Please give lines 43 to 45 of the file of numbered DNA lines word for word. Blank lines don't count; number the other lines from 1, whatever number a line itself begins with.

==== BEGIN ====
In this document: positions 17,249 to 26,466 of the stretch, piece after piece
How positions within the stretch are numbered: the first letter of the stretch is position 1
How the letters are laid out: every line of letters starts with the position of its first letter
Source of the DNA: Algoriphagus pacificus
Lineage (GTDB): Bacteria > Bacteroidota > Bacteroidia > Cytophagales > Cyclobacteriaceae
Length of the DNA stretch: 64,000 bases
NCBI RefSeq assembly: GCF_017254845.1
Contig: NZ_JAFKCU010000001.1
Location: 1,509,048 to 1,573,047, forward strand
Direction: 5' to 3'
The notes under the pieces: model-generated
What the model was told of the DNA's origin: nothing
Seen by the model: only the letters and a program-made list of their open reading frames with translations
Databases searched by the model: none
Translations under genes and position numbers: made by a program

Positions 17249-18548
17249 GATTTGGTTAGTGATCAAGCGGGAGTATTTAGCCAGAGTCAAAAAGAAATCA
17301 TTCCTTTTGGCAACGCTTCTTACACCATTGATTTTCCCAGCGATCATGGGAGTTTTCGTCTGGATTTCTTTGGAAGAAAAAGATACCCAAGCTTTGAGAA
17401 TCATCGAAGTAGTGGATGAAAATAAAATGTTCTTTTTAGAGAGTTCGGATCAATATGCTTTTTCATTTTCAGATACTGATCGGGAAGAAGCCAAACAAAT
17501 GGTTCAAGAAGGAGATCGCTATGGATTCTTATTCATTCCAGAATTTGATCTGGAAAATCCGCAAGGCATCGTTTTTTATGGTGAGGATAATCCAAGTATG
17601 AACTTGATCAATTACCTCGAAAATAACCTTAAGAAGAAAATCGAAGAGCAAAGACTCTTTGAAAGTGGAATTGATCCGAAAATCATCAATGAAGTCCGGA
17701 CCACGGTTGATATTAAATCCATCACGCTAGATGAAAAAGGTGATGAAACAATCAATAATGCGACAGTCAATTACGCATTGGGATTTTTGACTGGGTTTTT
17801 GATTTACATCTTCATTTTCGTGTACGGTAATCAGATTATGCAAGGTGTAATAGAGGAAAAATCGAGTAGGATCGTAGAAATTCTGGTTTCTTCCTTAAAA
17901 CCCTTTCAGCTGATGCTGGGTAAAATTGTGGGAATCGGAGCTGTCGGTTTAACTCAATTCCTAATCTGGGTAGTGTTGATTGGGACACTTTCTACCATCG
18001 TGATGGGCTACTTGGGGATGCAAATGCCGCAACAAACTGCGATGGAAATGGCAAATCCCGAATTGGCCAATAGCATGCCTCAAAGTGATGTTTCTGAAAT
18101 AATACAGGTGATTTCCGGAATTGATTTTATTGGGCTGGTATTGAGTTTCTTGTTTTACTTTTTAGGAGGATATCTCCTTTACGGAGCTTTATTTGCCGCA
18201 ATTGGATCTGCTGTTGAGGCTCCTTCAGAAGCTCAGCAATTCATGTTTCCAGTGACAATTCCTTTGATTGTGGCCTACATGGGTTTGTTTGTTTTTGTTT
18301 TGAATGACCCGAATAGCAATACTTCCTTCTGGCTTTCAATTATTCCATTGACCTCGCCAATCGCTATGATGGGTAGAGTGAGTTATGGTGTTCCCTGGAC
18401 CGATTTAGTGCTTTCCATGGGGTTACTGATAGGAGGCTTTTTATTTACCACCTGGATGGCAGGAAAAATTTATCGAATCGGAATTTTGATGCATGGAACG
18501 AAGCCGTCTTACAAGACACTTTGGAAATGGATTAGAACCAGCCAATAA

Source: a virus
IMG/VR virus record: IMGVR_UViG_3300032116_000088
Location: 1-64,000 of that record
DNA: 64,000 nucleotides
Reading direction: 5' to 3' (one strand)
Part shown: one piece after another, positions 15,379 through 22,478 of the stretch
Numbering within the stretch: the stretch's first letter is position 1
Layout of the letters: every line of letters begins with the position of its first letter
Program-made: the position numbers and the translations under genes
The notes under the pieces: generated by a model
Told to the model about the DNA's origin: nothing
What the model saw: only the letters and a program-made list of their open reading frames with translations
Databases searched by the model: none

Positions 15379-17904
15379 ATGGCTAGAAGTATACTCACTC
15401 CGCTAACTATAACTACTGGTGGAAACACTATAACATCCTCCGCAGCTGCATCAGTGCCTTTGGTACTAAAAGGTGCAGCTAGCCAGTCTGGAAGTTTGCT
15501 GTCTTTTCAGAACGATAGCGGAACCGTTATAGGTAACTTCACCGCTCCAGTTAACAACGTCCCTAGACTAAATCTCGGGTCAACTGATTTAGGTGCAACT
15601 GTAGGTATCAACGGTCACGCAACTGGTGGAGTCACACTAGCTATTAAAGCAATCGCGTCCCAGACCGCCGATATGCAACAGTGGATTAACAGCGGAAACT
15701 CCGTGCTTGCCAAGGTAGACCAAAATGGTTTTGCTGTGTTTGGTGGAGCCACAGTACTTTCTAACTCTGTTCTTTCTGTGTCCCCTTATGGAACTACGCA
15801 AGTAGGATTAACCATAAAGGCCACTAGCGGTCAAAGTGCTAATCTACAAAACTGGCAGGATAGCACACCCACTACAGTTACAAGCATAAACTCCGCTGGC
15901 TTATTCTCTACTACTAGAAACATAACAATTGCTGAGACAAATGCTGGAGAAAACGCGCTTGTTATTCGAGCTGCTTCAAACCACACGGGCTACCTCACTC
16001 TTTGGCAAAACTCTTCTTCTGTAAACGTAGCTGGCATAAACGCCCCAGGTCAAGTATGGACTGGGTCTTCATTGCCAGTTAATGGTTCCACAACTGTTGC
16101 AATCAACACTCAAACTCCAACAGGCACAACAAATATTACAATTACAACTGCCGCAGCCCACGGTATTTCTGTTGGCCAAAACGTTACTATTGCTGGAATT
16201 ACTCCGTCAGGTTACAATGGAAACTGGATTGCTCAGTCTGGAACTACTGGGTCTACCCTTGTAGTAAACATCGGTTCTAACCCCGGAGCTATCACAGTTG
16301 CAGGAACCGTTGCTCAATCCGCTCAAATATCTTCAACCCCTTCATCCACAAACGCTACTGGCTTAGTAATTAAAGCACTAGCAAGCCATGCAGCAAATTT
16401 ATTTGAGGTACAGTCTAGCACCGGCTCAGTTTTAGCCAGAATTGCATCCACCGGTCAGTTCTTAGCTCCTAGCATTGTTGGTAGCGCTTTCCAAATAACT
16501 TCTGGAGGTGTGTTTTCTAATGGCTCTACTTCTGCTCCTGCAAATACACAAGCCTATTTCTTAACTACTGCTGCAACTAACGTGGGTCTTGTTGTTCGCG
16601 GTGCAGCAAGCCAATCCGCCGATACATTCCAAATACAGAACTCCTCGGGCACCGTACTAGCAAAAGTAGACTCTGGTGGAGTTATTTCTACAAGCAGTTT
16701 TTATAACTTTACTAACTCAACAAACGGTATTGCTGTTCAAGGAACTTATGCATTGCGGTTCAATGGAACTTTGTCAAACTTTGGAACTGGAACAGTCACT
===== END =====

Databases searched by the model: none

Positions 15379-17904
15379 ATGGCTAGAAGTATACTCACTC